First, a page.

In the United States, 87 percent of counties have no abortion provider, forcing some women to travel potentially long distances for reproductive health services, while others delay making a decision until later in the pregnancy, when an abortion is more costly and restrictions are more severe.
One way to increase access is to increase the range of providers who are permitted to do abortions, such as nurse practitioners, nurse midwives, and physician assistants.
Currently, non-physician clinicians can perform surgical (aspiration) abortions legally only in Montana, Oregon, New Hampshire and Vermont. In some states, these providers can oversee medication abortions, though that, too, has become a contentious issue as more legislatures seek to restrict women’s access to abortion.
Are laws requiring physicians to perform surgical abortions necessary, from a patient-safety perspective? Not according to a recently published study.
Tracy Weitz, director of Advancing New Standards in Reproductive Health, a collaborative research group and think tank at University of California, San Francisco, and Diana Taylor, ANSIRH’s director of research and evaluation, primary care initiative, set out to answer the question of healthcare outcomes and applied for a waiver of California legal statutes that limit surgical abortion to physicians. They note:
In 2008, 1.21 million abortions took place in the United States, with more 200,000 (18%) in the State of California. Nationally, 92% of abortions take place in the ﬁrst trimester, but Black, uninsured, and low-income women have less access to this care. In California, only 87% of women using state Medicaid insurance obtain abortions in the ﬁrst trimester. Because the average cost of a second-trimester abortion is substantially higher than that of a ﬁrst-trimester procedure, shifting the population distribution of abortions to earlier gestations would result in safer, less costly care. Increasing the types of health care professionals involved in abortion care is one way to reduce this health care disparity.
For the purpose of the study, 40 certified nurse midwives, nurse practitioners and physician assistants in ANSIRH’s Health Workforce Pilot Project, who already had experience with medication abortions, were trained to perform surgical abortions. (ANSIRH’s Early Abortion Training Workbook, which is used in medical schools around the world, is also available online.)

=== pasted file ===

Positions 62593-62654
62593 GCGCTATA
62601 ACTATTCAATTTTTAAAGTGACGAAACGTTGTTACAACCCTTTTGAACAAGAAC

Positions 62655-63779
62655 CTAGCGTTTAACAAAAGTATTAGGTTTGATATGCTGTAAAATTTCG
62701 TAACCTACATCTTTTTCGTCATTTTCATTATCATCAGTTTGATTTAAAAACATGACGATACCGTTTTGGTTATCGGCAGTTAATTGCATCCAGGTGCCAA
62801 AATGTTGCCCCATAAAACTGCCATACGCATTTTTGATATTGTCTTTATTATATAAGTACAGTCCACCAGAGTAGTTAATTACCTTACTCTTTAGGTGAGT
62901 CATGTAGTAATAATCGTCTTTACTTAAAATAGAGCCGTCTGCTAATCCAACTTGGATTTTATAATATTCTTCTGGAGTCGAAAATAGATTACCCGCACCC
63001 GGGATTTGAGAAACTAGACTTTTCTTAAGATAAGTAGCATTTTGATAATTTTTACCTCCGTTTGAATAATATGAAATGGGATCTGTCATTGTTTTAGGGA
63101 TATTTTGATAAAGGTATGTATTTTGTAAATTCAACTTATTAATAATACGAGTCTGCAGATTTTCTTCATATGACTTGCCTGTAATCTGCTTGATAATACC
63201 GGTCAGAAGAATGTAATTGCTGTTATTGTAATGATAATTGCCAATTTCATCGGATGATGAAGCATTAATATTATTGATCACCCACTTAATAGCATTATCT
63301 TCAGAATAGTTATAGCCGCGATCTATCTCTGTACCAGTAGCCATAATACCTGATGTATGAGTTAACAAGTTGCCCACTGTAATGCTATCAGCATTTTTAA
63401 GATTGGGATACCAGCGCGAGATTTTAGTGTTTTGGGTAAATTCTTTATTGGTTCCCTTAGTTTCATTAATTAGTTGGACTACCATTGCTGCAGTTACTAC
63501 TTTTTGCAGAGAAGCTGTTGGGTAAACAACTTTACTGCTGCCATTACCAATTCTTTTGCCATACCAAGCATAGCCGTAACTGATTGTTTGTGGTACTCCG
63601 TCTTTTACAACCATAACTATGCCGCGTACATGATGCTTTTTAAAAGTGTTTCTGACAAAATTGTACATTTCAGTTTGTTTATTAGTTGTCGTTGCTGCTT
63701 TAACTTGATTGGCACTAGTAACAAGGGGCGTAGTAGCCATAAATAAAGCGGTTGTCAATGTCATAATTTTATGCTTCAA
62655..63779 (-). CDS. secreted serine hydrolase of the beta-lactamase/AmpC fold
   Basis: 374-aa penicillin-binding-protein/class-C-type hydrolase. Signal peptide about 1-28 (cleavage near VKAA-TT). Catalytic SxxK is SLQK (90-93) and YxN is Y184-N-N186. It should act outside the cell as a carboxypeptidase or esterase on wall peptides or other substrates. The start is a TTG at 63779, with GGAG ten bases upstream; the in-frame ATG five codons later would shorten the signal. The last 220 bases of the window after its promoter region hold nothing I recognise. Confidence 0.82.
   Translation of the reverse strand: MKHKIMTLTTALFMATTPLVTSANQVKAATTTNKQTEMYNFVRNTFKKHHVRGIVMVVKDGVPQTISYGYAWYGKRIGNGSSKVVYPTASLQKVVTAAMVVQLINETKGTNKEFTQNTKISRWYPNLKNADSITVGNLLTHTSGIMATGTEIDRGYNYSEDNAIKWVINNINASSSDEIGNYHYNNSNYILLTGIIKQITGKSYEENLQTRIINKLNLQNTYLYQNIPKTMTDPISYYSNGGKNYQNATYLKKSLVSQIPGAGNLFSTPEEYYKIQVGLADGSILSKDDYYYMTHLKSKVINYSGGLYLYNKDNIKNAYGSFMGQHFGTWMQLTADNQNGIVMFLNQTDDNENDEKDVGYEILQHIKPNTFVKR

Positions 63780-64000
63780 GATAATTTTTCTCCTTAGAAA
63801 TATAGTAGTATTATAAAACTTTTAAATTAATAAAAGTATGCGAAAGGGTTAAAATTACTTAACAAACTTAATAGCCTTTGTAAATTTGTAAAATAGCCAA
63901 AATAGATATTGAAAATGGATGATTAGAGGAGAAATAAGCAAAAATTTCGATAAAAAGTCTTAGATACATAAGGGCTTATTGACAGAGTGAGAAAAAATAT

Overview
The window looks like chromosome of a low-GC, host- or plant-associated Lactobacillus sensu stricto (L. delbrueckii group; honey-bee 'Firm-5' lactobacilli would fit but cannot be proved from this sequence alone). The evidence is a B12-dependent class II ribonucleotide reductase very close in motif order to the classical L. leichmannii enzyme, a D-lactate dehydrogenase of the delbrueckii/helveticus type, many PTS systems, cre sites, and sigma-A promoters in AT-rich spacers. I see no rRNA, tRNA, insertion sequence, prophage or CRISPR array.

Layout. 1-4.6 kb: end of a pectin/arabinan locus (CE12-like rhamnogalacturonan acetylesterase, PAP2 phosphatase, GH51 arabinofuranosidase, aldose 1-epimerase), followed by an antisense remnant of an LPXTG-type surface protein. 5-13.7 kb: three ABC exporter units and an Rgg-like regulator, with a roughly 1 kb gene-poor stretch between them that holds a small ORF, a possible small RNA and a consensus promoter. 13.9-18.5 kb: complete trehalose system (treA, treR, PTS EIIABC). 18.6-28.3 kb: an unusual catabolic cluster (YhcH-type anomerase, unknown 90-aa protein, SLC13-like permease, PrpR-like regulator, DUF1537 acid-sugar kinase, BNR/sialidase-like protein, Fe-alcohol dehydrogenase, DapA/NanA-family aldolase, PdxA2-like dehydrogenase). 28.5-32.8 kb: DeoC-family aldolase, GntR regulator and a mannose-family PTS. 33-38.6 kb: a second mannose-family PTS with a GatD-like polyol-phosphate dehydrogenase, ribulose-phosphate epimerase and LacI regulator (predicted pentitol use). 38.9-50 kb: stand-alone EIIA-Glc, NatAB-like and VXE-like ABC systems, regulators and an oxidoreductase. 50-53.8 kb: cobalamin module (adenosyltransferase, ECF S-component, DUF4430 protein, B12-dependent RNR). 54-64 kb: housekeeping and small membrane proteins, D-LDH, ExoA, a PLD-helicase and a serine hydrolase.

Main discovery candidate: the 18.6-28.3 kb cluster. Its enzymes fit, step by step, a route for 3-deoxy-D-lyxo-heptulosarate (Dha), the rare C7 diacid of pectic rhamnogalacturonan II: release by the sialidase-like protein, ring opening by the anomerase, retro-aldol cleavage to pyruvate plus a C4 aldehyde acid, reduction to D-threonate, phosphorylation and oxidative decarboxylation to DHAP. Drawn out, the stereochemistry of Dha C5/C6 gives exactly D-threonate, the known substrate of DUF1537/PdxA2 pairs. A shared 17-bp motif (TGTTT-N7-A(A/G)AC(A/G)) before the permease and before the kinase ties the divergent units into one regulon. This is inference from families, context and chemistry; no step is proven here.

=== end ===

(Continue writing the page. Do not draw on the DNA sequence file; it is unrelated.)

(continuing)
The authors compared the outcomes of abortions performed by those medical professionals to outcomes of abortions performed by 96 physicians. Patients were not randomized to a provider type; they were asked if they would agree to have the non-MD provider on duty perform their first trimester abortion.
Complications were rare in general, with only 1.3 percent of the 11,487 abortions resulting in any type of complication. While the newly trained CNM/NP/PA group had slightly more complications than the group with abortions performed by more clinically experienced MDs, the difference was not considered significant.
The authors conclude that “only 1 additional complication would occur for every 120 procedures as a consequence of having an NP, CNM, or PA as the abortion provider,” and these would largely be minor complications, such as a low-level infection or bleeding that could be treated at home or at an out-patient clinic.
The study was published in the American Journal of Public Health. Based on the findings, the authors argue in favor of expanding the types of providers who can perform abortions:
The beneﬁts of expanding access to abortion for California’s women outweigh the small initial difference in risk, particularly because it would likely move many second-trimester abortions into the ﬁrst trimester, signiﬁcantly decreasing the overall risk of complications, which increases with gestational age. Expanded access is also likely to afford more women the opportunity to obtain care without the additional indirect costs associated with traveling to a geographically distant abortion provider.
We would hope, after reading this study, that more state legislatures would consider removing restrictions on non-physician clinicians, but we know such a move would require great amounts of political will, as the trend in recent years has been to restrict rather than increase access.